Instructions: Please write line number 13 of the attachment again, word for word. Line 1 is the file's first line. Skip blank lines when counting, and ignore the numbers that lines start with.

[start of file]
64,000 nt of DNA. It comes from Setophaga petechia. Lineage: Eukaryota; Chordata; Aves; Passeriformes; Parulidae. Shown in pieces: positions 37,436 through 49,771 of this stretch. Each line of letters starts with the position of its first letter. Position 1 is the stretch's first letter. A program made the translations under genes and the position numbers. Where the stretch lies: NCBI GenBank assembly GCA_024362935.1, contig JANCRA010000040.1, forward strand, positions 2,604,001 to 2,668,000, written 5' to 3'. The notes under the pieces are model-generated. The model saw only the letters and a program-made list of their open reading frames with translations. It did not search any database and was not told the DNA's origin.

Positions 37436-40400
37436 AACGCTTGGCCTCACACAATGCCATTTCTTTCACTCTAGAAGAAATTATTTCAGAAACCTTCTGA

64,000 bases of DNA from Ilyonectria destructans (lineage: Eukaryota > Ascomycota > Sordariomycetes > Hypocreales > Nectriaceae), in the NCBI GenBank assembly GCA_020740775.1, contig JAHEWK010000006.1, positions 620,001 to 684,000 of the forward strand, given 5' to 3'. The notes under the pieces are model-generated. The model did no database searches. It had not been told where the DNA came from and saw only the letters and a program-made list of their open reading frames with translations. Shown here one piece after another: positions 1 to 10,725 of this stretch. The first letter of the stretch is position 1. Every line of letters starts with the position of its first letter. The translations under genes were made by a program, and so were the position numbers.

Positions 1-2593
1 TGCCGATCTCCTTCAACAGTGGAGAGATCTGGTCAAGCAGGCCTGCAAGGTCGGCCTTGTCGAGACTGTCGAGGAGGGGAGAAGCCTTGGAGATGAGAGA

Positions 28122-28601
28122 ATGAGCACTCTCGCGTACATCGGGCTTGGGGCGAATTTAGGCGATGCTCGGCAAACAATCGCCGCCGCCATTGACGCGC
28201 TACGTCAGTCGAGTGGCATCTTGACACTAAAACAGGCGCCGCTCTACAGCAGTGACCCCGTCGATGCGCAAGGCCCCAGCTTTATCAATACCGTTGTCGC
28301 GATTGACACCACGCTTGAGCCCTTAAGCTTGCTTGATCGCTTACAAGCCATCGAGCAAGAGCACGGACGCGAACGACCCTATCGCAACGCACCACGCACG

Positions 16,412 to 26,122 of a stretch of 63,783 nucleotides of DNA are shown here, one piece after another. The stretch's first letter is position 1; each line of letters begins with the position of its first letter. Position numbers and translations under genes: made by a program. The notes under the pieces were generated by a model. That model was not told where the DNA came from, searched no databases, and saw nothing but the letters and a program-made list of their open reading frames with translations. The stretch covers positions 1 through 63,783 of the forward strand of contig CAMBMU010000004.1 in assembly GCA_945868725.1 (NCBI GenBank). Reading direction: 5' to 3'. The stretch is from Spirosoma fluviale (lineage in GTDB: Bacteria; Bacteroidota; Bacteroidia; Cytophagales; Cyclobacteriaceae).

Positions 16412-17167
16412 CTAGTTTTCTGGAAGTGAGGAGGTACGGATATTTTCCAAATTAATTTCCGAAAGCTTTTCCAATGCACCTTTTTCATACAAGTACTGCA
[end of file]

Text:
16412 CTAGTTTTCTGGAAGTGAGGAGGTACGGATATTTTCCAAATTAATTTCCGAAAGCTTTTCCAATGCACCTTTTTCATACAAGTACTGCA